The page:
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The experience of Vancouver hosting the Winter Olympics in 2010 pointed to an issue~what do you do when it’s the Winter Olympics and there is no snow? City of Vancouver staff were seconded to work the games and were given City jackets (apparently in the wrong colour) snow pants, and heavy gloves. And it was a very very warm Olympics, with snow having to  be brought in to the melting ski venues, and not many were wearing those snow pants.
The New York Times has just reported that the U.S. government is still redacting the “climate change” word, replacing it with the much more generic reference of “sustainability”.  And in reviewing fourteen  former Winter Olympic sites, Canadian scientists have concluded that nine of these former venues will not be cold enough to host a winter games by mid-century. This link takes you to a handy map showing the percentage chance these locations will have a below freezing temperature in Februarys to come.
A research team from the University of Waterloo updated research from 2014 to include the Pyeongchang Olympics and the 2022 Beijing Winter Games.  “According to Dr. Scott’s research, using emissions projections in which global greenhouse gas emissions continue to rise through mid century and global temperatures increase by 4 degrees Fahrenheit by 2050, nine of the host locations will be too hot to handle the Games. But that temperature increase won’t be felt equally. Chamonix, France, the site of the first Winter Games, will have winter temperatures 5.4 degrees Fahrenheit warmer by mid century.”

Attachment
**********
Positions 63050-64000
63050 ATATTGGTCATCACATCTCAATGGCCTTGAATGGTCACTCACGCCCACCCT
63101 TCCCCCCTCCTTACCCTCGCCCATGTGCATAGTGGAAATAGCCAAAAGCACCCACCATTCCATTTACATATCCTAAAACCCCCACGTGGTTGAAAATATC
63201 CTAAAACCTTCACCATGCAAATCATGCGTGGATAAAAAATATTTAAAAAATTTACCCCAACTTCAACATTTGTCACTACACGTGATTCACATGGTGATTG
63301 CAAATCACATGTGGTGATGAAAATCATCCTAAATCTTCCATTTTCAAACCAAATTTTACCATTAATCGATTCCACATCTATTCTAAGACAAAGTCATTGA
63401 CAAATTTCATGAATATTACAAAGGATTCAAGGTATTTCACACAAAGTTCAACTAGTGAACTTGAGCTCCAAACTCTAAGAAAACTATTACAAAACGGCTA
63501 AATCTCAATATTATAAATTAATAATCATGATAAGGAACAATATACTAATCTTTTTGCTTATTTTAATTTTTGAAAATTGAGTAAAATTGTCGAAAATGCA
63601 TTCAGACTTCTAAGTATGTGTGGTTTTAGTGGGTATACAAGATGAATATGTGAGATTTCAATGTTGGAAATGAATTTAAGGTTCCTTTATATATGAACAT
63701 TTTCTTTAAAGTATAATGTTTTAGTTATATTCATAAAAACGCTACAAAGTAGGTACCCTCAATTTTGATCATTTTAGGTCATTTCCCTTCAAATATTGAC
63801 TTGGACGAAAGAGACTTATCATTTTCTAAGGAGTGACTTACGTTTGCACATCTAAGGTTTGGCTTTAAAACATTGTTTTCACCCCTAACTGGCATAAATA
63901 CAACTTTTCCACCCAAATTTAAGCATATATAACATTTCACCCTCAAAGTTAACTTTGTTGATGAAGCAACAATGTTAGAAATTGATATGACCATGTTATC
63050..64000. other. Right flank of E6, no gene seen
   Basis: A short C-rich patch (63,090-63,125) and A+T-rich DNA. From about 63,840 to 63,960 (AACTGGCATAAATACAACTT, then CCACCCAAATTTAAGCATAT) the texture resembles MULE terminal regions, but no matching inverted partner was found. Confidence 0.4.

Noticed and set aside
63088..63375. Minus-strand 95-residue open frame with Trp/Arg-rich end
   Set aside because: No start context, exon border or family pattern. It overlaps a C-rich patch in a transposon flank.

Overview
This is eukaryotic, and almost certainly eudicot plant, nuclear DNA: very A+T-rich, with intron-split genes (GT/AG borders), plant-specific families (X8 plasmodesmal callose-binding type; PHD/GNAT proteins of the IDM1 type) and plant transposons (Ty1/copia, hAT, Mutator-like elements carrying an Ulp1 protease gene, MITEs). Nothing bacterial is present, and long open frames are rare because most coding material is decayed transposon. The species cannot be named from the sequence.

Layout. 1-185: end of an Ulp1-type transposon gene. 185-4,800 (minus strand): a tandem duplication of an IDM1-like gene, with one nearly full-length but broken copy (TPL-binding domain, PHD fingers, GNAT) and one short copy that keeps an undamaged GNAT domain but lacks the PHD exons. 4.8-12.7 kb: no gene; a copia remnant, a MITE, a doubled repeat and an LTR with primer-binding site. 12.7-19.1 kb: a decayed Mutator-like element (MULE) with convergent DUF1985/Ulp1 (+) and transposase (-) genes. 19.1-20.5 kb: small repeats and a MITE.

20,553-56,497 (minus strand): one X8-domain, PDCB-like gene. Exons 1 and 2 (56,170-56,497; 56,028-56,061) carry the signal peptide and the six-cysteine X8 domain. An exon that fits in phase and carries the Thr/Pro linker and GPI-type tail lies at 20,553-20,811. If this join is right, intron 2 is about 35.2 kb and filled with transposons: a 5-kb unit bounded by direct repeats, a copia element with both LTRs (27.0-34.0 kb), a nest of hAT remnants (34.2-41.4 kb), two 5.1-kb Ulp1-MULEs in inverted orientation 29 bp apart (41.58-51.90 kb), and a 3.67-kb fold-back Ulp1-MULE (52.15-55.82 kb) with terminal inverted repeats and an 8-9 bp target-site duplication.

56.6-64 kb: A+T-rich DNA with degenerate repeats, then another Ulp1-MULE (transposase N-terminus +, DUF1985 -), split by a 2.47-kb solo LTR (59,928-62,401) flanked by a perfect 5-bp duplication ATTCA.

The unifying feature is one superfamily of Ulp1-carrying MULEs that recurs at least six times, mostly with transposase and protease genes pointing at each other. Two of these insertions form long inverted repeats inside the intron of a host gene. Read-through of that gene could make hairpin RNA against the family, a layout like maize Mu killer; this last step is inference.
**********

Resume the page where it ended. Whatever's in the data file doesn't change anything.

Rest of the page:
You can also make snow, but you need cold air to do that. Vancouver used 1,000 straw bales and mixed a pudding of artificial snow and the real stuff hauled from higher elevations for their  olympic slopes. And it’s not just future Olympic sites that will be hampered~”In the United States, some ski locations are forecast to see seasons 50 percent shorter by 2050 and 80 percent shorter by 2090.”  And future winter Olympic locales may be limited to a few cities  who continually rehost the games because of their colder climate.
So what happens to winter sports if there is no available snow, or outdoor hockey rinks for neophytes and newbies to train on? Will  those future athletes be able to find cold enough climates to even try out a winter sport? As the cold climate Olympics team research leader admits “It’s an interesting question that nobody really knows the answer to.”

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